Nye refused to concede that there was any difference between historical and observational science.  He seemed to argue that we presently observe the age of the earth, apparently through radioisotope dating, but he had no response to the wildly inconsistent age readings from such methods.  He offered no explanation regarding the problems with the assumptions upon which these methods rely.  He looked surprised when Ken showed the nearly hundred different type isotope dating methods and the fact each on produces quite different results.

From the audience, it seemed that Nye repeatedly and directly assaulted on  reliability of scripture in the second half of the debate.  In criticizing Ken’s positions, Nye criticized Ken’s reliance upon the Bible by implying the Bible is unreliable based on the “Chinese whispers” logic of passing along information over long period of time and made numerous critical remarks about relying upon “an ancient document that’s been translated into English.”  Nye scoffed at the idea that sin affected all of creation and was all but contemptuous of the global flood.

Favorite part of the debate was when Nye could not answer where the matter that led to the Big Bang came from.  In response, Ken responded “Bill, there is this book that has the answer …”  Ken then quoted Genesis 1:1 and explained the Biblical account on the origins of matter.  The next question to Nye was what was the materialist explanation for consciousness.  Again, Nye could not answer.  Again, Ken responded, “Bill, there is this book that has the answer …” and he quoted and explained Genesis 2.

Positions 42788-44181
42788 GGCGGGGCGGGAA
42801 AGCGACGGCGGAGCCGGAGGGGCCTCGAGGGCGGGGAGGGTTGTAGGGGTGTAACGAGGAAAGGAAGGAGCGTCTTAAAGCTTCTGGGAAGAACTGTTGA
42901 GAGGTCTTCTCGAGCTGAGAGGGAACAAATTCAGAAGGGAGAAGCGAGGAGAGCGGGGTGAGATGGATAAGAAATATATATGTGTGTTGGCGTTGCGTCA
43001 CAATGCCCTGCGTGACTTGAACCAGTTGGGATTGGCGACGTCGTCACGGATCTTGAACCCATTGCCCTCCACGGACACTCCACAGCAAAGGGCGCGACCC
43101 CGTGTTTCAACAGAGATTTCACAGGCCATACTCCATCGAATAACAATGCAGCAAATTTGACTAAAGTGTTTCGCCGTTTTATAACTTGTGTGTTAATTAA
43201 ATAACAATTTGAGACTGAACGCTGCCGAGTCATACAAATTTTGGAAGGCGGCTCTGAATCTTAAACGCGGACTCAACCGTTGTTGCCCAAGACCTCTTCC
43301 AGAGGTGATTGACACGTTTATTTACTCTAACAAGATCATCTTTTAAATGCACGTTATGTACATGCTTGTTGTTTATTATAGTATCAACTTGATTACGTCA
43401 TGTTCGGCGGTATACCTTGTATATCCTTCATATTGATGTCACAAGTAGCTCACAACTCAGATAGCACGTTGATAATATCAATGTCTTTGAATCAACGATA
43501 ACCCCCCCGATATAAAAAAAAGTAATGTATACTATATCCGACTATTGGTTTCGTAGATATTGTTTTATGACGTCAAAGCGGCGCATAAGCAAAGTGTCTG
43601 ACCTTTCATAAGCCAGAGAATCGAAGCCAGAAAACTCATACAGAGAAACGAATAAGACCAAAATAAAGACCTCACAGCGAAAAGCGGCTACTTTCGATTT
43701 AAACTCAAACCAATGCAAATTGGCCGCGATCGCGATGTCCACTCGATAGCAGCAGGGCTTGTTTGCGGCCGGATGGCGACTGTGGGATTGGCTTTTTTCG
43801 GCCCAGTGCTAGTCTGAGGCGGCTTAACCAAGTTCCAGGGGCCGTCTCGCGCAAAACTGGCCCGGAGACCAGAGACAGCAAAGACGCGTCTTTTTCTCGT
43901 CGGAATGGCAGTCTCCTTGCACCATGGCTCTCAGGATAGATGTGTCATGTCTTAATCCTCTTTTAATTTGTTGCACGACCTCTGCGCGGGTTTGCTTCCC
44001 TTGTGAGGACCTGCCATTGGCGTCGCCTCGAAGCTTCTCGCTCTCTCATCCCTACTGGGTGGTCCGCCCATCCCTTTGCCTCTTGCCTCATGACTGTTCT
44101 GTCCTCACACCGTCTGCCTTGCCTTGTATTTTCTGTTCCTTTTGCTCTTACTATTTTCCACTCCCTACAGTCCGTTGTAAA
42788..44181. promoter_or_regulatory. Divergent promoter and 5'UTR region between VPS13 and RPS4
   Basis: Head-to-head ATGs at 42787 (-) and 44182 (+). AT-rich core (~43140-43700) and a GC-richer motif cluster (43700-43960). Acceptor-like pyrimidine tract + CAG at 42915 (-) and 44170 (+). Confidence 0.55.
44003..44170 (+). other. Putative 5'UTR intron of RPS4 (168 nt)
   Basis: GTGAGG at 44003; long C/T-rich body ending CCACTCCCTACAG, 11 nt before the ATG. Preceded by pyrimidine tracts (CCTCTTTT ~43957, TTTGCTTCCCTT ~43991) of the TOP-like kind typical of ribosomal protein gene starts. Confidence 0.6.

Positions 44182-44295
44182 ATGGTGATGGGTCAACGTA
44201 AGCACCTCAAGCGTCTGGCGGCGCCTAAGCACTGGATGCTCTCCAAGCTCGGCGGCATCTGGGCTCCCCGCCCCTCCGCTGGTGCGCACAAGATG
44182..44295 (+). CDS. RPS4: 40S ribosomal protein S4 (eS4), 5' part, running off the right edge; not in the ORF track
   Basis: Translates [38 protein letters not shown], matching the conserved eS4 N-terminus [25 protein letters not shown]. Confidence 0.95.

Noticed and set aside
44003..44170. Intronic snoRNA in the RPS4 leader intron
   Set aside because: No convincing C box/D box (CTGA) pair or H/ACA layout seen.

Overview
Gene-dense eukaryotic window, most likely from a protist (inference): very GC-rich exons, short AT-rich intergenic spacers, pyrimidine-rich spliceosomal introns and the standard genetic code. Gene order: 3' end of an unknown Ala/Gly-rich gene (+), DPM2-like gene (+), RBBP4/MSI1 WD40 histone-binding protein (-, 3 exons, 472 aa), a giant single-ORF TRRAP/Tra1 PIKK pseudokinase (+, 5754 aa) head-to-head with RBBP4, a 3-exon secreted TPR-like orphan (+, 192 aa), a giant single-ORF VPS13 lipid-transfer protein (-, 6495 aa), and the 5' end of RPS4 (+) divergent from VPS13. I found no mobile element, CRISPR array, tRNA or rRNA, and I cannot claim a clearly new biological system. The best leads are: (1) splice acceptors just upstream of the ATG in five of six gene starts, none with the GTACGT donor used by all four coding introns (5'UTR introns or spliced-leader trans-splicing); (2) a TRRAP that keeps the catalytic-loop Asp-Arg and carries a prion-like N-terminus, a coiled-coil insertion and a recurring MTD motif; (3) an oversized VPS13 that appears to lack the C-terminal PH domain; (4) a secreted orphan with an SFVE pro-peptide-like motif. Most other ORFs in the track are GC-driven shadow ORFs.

Nye’s explanation of consciousness was bizarre, something about our conscious   being “the universe looking at itself.”  Weird.  In the last quarter of the debate it became increasing apparent that Nye all but worships materialism.

I wish Ken had more time to explicate the “scientific” evidence of a young Earth.  See Ten Best Evidences from Science of a Young Earth. Unfortunately, there was not enough time to respond to many of Nye’s points.  I believe Answers in Genesis is doing a follow-up streaming broadcast to go over many of these points.

As expected, I don’t think either side “won.”  Each side presented their position with clarity. For those already familiar with the arguments and issues, there was not anything new.  For those new to the debate or previously apathetic, it should have provided plenty of food for thought from both sides.  It was a general civil and engaging evening.  As stated, Ken explained the creationist perspective with humility and grace.  It will be interesting to see how this plays out.  I’m particularly interested to see whether or to what extent notice is given to Nye’s assault on the Bible and on basic biblical doctrines beyond creation.

UPDATE: see Debunking Bill Nye’s Arguments